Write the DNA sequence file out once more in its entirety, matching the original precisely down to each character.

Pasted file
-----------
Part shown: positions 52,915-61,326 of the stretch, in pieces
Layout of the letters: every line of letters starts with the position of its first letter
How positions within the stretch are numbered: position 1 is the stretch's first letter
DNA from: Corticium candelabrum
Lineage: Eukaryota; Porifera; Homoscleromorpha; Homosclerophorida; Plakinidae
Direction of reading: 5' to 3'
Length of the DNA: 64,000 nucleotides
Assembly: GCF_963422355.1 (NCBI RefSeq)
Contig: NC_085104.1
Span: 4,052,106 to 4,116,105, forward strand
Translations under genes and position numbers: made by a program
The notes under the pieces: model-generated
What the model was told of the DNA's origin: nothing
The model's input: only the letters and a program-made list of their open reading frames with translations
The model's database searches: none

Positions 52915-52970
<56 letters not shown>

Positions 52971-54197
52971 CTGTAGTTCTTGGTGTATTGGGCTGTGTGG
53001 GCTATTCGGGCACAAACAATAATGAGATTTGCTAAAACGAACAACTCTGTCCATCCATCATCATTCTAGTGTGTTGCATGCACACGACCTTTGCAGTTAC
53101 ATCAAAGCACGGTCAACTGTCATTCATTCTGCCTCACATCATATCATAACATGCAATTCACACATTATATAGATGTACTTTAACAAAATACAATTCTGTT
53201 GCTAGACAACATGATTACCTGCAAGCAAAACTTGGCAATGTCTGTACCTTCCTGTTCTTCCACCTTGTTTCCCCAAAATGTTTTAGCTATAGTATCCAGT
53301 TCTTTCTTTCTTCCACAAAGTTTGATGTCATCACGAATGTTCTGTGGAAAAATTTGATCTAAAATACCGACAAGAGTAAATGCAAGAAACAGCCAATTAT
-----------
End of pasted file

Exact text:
Part shown: positions 52,915-61,326 of the stretch, in pieces
Layout of the letters: every line of letters starts with the position of its first letter
How positions within the stretch are numbered: position 1 is the stretch's first letter
DNA from: Corticium candelabrum
Lineage: Eukaryota; Porifera; Homoscleromorpha; Homosclerophorida; Plakinidae
Direction of reading: 5' to 3'
Length of the DNA: 64,000 nucleotides
Assembly: GCF_963422355.1 (NCBI RefSeq)
Contig: NC_085104.1
Span: 4,052,106 to 4,116,105, forward strand
Translations under genes and position numbers: made by a program
The notes under the pieces: model-generated
What the model was told of the DNA's origin: nothing
The model's input: only the letters and a program-made list of their open reading frames with translations
The model's database searches: none

Positions 52915-52970
<56 letters not shown>

Positions 52971-54197
52971 CTGTAGTTCTTGGTGTATTGGGCTGTGTGG
53001 GCTATTCGGGCACAAACAATAATGAGATTTGCTAAAACGAACAACTCTGTCCATCCATCATCATTCTAGTGTGTTGCATGCACACGACCTTTGCAGTTAC
53101 ATCAAAGCACGGTCAACTGTCATTCATTCTGCCTCACATCATATCATAACATGCAATTCACACATTATATAGATGTACTTTAACAAAATACAATTCTGTT
53201 GCTAGACAACATGATTACCTGCAAGCAAAACTTGGCAATGTCTGTACCTTCCTGTTCTTCCACCTTGTTTCCCCAAAATGTTTTAGCTATAGTATCCAGT
53301 TCTTTCTTTCTTCCACAAAGTTTGATGTCATCACGAATGTTCTGTGGAAAAATTTGATCTAAAATACCGACAAGAGTAAATGCAAGAAACAGCCAATTAT